Block Energy has commenced sidetracking operations from the existing 16a wellbore ('16a' or 'the Well') on the West Rustavi field. 16a is part of an initial two-well horizontal sidetrack drilling programme at West Rustavi targeting combined gross production of 650 bopd from the proven Middle Eocene formation by the end of H1 2019.
A whipstock sidetrack drilling device has been lowered in the Well by the ZJ40 drilling rig. The next operation will be to orient the tool in the right direction and then cut a hole or window in the side of the casing from which the drilling assembly can exit the existing wellbore and drill the build and 1,600 foot horizontal section into the reservoir. Production testing is forecast to start immediately after drilling operations are complete and the drilling rig has been moved off the wellsite. The target reservoir is at a depth of approximately 2,100m which the Company estimates to have had an original oil column up to 600 feet thick.
The sidetrack drilling of 16a follows a successful oil test in December 2018 which confirmed the Well lies in an active hydrocarbon system and that the previously producing Middle Eocene reservoir still contains reserves and remains pressurised. During the test, more than 200 barrels of oil were recovered from 16a during a 10 hour flow period and an additional 300 barrels of light oil flowed to a temporary wellsite production facility over the following days (see Block’s announcement of 14 December 2018 for further details).
Block currently holds a 25% working interest in West Rustavi, which has an estimated 38 MMbbls of gross contingent resources ('2C') of oil (Source: CPR completed by Gustavson Associates, 1 January 2018 (“CPR”)). As part of an agreed earn-in, upon completion of the two-well sidetrack programme, Block’s interest in West Rustavi increases to 75%. Four other wells have been identified at West Rustavi offering similar opportunities for re-entry and sidetracking.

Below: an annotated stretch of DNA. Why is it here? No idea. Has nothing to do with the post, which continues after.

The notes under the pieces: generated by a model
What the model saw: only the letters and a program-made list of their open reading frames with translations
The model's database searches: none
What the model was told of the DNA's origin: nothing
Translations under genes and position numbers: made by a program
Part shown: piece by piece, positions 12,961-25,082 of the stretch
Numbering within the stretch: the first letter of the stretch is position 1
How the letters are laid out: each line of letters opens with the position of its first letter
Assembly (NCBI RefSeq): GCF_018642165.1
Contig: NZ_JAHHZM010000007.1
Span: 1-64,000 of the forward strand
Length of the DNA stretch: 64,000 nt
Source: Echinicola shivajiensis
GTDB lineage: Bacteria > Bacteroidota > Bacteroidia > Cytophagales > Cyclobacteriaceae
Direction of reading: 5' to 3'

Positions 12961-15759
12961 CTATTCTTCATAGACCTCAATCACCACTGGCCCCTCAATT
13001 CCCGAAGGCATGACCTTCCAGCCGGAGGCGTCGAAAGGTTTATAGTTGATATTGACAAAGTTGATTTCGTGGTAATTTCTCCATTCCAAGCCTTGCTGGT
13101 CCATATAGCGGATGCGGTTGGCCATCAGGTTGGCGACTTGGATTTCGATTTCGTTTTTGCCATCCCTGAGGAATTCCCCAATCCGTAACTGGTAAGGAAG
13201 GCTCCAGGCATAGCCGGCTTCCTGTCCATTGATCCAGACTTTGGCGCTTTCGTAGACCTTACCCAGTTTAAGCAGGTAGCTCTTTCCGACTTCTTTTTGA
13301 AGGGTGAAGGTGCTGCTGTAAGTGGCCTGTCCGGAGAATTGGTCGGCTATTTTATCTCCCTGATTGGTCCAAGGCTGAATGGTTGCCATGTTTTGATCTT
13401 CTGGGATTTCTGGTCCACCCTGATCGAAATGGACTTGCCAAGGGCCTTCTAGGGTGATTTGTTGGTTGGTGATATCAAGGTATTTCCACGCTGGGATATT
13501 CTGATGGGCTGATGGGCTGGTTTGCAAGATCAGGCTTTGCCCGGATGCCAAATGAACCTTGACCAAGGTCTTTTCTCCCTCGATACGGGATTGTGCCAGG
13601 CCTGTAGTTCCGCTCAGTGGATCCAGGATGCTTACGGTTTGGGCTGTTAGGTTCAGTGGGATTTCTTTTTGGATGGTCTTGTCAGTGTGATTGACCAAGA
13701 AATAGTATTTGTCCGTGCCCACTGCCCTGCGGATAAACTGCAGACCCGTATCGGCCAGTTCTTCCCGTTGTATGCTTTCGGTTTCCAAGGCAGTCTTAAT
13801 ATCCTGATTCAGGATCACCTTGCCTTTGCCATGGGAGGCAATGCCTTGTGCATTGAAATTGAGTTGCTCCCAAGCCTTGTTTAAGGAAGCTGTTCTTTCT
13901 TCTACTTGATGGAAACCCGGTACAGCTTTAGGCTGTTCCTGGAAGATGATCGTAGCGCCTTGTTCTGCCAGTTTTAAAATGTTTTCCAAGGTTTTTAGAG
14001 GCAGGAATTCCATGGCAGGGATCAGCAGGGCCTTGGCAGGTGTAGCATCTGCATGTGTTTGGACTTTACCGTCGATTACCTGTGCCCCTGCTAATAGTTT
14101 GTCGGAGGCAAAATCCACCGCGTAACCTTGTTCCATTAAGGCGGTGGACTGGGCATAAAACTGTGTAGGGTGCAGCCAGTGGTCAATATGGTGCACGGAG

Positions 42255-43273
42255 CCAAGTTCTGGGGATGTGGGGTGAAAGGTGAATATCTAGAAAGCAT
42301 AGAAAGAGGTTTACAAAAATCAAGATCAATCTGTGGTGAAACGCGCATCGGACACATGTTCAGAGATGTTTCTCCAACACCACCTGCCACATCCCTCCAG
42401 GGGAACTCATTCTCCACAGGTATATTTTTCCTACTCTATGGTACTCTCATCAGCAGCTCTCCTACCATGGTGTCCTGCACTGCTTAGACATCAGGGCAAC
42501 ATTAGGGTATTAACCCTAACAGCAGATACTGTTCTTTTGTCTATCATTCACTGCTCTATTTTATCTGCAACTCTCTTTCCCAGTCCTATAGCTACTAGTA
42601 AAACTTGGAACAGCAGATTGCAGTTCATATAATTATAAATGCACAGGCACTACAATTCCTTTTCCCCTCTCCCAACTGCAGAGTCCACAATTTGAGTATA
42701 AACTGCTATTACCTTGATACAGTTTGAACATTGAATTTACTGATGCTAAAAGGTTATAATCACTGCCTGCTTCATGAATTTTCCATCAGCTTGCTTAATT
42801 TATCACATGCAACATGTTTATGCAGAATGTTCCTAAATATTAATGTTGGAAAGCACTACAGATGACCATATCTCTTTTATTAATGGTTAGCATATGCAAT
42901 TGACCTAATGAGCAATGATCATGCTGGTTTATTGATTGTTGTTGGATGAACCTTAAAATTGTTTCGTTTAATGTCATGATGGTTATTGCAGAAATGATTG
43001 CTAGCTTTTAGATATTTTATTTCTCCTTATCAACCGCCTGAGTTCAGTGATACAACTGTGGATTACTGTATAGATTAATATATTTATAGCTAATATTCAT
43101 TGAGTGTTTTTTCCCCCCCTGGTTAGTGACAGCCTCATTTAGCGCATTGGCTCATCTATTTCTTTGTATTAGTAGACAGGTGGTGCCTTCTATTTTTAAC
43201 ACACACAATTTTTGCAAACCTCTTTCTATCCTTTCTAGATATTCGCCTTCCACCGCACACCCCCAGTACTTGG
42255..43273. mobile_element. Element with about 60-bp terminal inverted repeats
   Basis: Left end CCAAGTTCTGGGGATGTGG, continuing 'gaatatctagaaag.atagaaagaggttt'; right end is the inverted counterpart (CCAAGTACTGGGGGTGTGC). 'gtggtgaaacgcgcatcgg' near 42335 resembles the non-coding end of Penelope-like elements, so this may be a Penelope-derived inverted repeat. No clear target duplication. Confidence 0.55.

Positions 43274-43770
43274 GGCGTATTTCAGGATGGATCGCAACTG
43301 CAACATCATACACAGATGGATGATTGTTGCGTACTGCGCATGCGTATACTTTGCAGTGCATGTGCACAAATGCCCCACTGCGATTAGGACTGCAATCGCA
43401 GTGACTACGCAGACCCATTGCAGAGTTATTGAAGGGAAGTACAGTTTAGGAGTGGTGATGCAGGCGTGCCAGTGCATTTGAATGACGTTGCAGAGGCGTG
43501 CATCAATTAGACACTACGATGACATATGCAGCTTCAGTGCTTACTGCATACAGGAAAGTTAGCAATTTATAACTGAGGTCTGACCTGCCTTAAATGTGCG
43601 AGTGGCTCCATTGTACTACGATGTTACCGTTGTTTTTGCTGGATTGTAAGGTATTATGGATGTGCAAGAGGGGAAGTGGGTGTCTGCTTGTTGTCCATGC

West Rustavi also holds gas discoveries which lie on trend with the same play being targeted by Schlumberger in neighbouring fields. The Company plans to re-test the gas potential of the West Rustavi licence in 2019 by re-entering up to two wells that previously flowed gas. According to the well passport the Company received on acquiring its interest in the field, one of the discovery wells flowed at rates up to 29,000 m3/d when originally tested in 1988. West Rustavi is one of three licences Block holds in Georgia, the others being a 100% interest in the producing Norio field, which has gross proven ('2P') oil reserves of 1.631 million barrels (Source : CPR), and where a workover and sidetrack programme is underway targeting 250 bopd by H1 2019; and a 90% interest in the Satskhenisi field, which has estimated 28 MMbbls of gross 2C contingent resources. (Source : CPR)
Chief Executive Officer Paul Haywood said: “The first of an initial two-well sidetrack programme targeting an overall 650 bopd (325 bopd per well) at West Rustavi, 16a is a high impact well for Block and we are therefore delighted that drilling operations have commenced at the site on schedule. This is testament to the excellent work and meticulous planning carried out by the operations team on the ground in Georgia, including the successful flowback test at the Well in December which confirmed the targeted Middle Eocene reservoir still contains reserves and remains pressurised. With gross contingent resources of 38 MMbbls of oil, a total of six historic wells identified as suitable candidates for sidetracking, and a legacy gas discovery, the potential for West Rustavi to generate significant cash flow and value for Block is clear.
“With back-to-back drilling planned at West Rustavi and multi-well workovers underway at Norio, we expect the strong momentum behind the Company to continue as we focus on hitting our H1 2019 target of 900 bopd. At 900 bopd, and with current oil prices, our production will generate significant cash flow which, in line with our strategy will be reinvested in high impact activity across our existing licences and also new projects offering similar low cost, high potential production opportunities. We believe the disconnect between our Ł8.7 million market cap and the US$39.3 million NPV10 assigned to our 2.5 MMbbl 2P gross oil reserves alone is unwarranted, particularly as this does not take into account the 2C gross contingent resources of 72.9 MMbbls of oil and 626 BCF of gas across all three of our licences. We are confident this valuation anomaly will soon be closed as results come in and with this in mind I look forward to providing further updates on progress.”